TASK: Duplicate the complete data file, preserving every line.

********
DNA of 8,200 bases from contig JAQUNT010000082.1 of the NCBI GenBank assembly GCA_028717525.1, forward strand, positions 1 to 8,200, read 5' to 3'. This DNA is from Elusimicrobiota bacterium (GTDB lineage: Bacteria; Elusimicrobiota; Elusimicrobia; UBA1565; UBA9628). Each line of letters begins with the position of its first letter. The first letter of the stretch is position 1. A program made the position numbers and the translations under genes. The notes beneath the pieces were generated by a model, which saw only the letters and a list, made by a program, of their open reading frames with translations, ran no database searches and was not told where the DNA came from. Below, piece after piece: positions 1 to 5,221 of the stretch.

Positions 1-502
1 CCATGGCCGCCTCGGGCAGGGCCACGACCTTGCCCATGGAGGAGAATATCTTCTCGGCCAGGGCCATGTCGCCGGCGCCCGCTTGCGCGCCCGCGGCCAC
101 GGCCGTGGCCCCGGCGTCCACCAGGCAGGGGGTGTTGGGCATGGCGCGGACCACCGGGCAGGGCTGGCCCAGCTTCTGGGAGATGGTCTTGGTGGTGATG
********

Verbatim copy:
DNA of 8,200 bases from contig JAQUNT010000082.1 of the NCBI GenBank assembly GCA_028717525.1, forward strand, positions 1 to 8,200, read 5' to 3'. This DNA is from Elusimicrobiota bacterium (GTDB lineage: Bacteria; Elusimicrobiota; Elusimicrobia; UBA1565; UBA9628). Each line of letters begins with the position of its first letter. The first letter of the stretch is position 1. A program made the position numbers and the translations under genes. The notes beneath the pieces were generated by a model, which saw only the letters and a list, made by a program, of their open reading frames with translations, ran no database searches and was not told where the DNA came from. Below, piece after piece: positions 1 to 5,221 of the stretch.

Positions 1-502
1 CCATGGCCGCCTCGGGCAGGGCCACGACCTTGCCCATGGAGGAGAATATCTTCTCGGCCAGGGCCATGTCGCCGGCGCCCGCTTGCGCGCCCGCGGCCAC
101 GGCCGTGGCCCCGGCGTCCACCAGGCAGGGGGTGTTGGGCATGGCGCGGACCACCGGGCAGGGCTGGCCCAGCTTCTGGGAGATGGTCTTGGTGGTGATG